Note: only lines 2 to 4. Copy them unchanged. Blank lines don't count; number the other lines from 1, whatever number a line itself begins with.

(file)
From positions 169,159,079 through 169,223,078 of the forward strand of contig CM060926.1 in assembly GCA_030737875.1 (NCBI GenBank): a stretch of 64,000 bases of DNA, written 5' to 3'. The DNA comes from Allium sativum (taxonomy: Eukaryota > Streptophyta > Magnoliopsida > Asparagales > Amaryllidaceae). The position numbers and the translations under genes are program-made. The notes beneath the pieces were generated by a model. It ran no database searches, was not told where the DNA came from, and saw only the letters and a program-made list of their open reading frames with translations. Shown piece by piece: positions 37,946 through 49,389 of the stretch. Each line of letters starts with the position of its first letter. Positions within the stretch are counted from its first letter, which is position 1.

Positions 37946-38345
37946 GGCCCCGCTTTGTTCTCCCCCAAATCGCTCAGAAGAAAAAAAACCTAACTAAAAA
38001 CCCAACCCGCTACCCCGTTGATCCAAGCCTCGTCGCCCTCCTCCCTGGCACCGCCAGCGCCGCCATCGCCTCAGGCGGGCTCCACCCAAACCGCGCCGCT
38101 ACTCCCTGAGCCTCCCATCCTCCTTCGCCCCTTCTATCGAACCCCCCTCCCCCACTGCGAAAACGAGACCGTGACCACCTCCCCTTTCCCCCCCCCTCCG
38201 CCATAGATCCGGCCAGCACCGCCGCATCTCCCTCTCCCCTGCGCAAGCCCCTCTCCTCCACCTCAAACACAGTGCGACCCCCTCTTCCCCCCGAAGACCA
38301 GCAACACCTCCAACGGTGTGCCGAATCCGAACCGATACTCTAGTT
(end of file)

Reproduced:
Positions 37946-38345
37946 GGCCCCGCTTTGTTCTCCCCCAAATCGCTCAGAAGAAAAAAAACCTAACTAAAAA
38001 CCCAACCCGCTACCCCGTTGATCCAAGCCTCGTCGCCCTCCTCCCTGGCACCGCCAGCGCCGCCATCGCCTCAGGCGGGCTCCACCCAAACCGCGCCGCT